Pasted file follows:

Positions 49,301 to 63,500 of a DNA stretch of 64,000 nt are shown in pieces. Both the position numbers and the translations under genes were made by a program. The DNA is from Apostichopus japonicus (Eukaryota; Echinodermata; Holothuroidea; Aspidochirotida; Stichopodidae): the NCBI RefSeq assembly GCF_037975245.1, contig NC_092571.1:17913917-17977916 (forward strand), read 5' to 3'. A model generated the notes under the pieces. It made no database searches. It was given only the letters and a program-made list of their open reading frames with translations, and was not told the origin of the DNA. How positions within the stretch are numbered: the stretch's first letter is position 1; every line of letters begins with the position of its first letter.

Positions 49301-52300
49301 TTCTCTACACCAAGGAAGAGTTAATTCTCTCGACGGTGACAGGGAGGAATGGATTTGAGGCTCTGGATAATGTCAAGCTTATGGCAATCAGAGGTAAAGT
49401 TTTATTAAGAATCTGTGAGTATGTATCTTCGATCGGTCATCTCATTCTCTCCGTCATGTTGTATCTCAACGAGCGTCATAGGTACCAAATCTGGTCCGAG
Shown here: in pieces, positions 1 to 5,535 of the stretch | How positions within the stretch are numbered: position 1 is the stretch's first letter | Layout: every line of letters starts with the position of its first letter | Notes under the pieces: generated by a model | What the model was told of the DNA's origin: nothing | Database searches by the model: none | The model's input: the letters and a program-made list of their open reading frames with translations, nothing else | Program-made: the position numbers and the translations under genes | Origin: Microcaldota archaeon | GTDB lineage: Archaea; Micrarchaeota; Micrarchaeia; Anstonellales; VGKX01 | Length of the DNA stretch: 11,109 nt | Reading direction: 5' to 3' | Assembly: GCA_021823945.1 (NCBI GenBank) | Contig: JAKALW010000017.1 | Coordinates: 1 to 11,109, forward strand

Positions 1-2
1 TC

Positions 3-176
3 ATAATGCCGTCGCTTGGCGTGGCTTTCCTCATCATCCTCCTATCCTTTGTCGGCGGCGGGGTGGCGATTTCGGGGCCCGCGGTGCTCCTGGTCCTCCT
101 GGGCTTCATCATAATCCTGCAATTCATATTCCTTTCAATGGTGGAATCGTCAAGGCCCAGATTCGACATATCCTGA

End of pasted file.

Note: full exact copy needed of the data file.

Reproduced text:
Positions 49,301 to 63,500 of a DNA stretch of 64,000 nt are shown in pieces. Both the position numbers and the translations under genes were made by a program. The DNA is from Apostichopus japonicus (Eukaryota; Echinodermata; Holothuroidea; Aspidochirotida; Stichopodidae): the NCBI RefSeq assembly GCF_037975245.1, contig NC_092571.1:17913917-17977916 (forward strand), read 5' to 3'. A model generated the notes under the pieces. It made no database searches. It was given only the letters and a program-made list of their open reading frames with translations, and was not told the origin of the DNA. How positions within the stretch are numbered: the stretch's first letter is position 1; every line of letters begins with the position of its first letter.

Positions 49301-52300
49301 TTCTCTACACCAAGGAAGAGTTAATTCTCTCGACGGTGACAGGGAGGAATGGATTTGAGGCTCTGGATAATGTCAAGCTTATGGCAATCAGAGGTAAAGT
49401 TTTATTAAGAATCTGTGAGTATGTATCTTCGATCGGTCATCTCATTCTCTCCGTCATGTTGTATCTCAACGAGCGTCATAGGTACCAAATCTGGTCCGAG
Shown here: in pieces, positions 1 to 5,535 of the stretch | How positions within the stretch are numbered: position 1 is the stretch's first letter | Layout: every line of letters starts with the position of its first letter | Notes under the pieces: generated by a model | What the model was told of the DNA's origin: nothing | Database searches by the model: none | The model's input: the letters and a program-made list of their open reading frames with translations, nothing else | Program-made: the position numbers and the translations under genes | Origin: Microcaldota archaeon | GTDB lineage: Archaea; Micrarchaeota; Micrarchaeia; Anstonellales; VGKX01 | Length of the DNA stretch: 11,109 nt | Reading direction: 5' to 3' | Assembly: GCA_021823945.1 (NCBI GenBank) | Contig: JAKALW010000017.1 | Coordinates: 1 to 11,109, forward strand

Positions 1-2
1 TC

Positions 3-176
3 ATAATGCCGTCGCTTGGCGTGGCTTTCCTCATCATCCTCCTATCCTTTGTCGGCGGCGGGGTGGCGATTTCGGGGCCCGCGGTGCTCCTGGTCCTCCT
101 GGGCTTCATCATAATCCTGCAATTCATATTCCTTTCAATGGTGGAATCGTCAAGGCCCAGATTCGACATATCCTGA